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Webinar Recap | Managing Change: Terminations, Seasonal Staffing, & USDOL's New Minimum Salary Standards

Wrapping up the month of May, this webinar features Adams Keegan’s Charles Rodriguez and Brandon Roland discussing best practices for managing terminations as well as for hiring seasonal employees and interns.

Missed the conversation on May 31? Click here to access the full webinar.

Boosting termination IQ
Boosting termination IQ starts with understanding common concepts that often cause confusion. Firstly, a probationary period is an initial phase, typically 60 to 90 days, where both employee and employer assess suitability. Despite its name, it doesn’t allow mistreatment of the employee or change their at-will employment status.

Another commonly confused term, at-will employment means either party can end the employment relationship for any lawful reason. However, terminations must avoid illegal reasons, such as discrimination against protected classes, which include characteristics like race, religion, and gender.

Employers have the right to terminate an employee if they have valid, well-documented reasons that focus on specific issues rather than vague terms. Employers should also consider risks such as compliance, cultural impact, and cost. Consistent and fair application of policies is crucial to mitigate these risks. On the other hand, voluntary resignation occurs when an employee decides to leave their job by choice. It is essential to distinguish between true voluntary resignations and constructive discharges.

Best practices for offboarding period
An effective offboarding period starts with the employee's resignation notice. Ensure the notice period is respected and that the employee continues to work during this time, unless otherwise arranged. If an employer decides to send the employee home early, they consider paying them for the notice period to maintain goodwill and encourage future notice from other employees. Offboarding should include clear communication, proper documentation, and a final exit interview to address any concerns. Treating employees with respect and allowing them to express their thoughts can minimize negative repercussions.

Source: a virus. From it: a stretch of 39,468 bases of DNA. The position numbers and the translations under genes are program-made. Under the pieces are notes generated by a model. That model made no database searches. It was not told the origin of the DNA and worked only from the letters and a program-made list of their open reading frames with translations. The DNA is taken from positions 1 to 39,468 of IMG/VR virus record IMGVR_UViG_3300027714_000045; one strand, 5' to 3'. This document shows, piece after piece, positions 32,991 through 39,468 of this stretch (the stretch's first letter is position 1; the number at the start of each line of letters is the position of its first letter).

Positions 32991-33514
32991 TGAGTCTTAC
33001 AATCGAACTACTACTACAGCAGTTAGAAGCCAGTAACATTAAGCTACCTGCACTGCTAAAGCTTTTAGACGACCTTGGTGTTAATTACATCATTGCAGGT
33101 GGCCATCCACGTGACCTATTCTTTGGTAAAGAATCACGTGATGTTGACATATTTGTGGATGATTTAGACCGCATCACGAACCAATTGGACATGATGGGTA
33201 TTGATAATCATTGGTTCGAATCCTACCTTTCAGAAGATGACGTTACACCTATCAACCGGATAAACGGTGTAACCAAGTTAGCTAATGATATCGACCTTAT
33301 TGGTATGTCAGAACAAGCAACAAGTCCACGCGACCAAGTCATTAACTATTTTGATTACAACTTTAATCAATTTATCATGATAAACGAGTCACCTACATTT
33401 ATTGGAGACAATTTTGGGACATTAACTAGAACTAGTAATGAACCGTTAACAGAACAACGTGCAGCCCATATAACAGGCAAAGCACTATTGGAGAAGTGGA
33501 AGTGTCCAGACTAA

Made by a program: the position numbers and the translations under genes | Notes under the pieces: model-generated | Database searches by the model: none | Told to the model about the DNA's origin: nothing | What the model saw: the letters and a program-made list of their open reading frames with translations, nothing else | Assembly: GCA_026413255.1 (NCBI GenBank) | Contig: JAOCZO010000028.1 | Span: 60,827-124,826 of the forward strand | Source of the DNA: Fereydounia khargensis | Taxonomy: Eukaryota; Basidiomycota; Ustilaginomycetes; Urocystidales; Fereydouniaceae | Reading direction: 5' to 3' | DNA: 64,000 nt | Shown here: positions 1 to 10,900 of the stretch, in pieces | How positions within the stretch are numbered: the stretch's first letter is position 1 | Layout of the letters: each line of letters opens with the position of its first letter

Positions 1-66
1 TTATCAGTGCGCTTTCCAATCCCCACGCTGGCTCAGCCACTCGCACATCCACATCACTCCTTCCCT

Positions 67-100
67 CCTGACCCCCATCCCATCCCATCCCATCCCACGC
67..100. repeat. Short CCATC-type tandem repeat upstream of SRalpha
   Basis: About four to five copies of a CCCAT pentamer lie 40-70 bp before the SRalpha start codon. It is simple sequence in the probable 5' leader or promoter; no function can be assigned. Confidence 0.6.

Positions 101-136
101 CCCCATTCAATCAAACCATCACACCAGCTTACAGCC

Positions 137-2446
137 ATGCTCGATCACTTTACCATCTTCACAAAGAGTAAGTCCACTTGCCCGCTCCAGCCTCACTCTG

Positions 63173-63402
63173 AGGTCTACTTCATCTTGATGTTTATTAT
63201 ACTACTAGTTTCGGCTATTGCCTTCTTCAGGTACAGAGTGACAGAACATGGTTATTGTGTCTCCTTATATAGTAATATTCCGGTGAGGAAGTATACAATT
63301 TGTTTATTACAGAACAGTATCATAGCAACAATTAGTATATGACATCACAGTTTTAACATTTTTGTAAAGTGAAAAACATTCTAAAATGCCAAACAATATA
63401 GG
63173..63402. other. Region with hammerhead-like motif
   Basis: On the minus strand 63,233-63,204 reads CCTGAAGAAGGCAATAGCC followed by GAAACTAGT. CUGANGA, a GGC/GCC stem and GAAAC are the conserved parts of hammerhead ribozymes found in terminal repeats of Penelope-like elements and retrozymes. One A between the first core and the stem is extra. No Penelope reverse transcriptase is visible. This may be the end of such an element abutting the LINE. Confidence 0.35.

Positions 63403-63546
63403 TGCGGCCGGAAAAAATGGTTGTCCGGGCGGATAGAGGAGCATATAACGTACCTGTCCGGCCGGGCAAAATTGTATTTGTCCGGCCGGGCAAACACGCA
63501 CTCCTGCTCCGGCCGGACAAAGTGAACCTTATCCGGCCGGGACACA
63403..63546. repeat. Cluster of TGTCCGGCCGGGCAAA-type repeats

Requirement for separation notices by state
Separation notices are mandatory in some states when an employee leaves a job. These provide the reason for separation, such as voluntary resignation or termination. Requirements vary by state. For example, Georgia requires a specific separation notice, while Mississippi only requires a posted notice. Colorado sets an excellent example by instructing employers to provide a brief, one-sentence explanation. It is crucial to understand and comply with state-specific requirements to avoid legal complications and ensure a smooth offboarding process.

Seasonal and intern employee separation plans
Seasonal and intern employee separation plans require clear guidelines to manage expectations and ensure compliance. Seasonal employees, such as lifeguards or construction workers, have predetermined start and end dates. Although not usually eligible for benefits, they have similar protections as other employees. Interns, whether paid or unpaid, should have clear terms outlined in offer letters. Paid interns performing essential tasks must receive appropriate wages, whereas unpaid academic interns benefit primarily from the learning experience. Clear communication and specific terms in offer letters help avoid misunderstandings and legal complications at the end of the employment term.

Additionally, our experts continued to address questions concerning the U.S. DOL's new salary requirements and timelines, how to audit the potential impact, and how to effectively communicate changes. They also discussed what we can expect from the courts or Congress, and how to prepare to communicate changes.

Check out the entire recording and give yourself about one hour to become fully immersed in the conversation.



Adams Keegan

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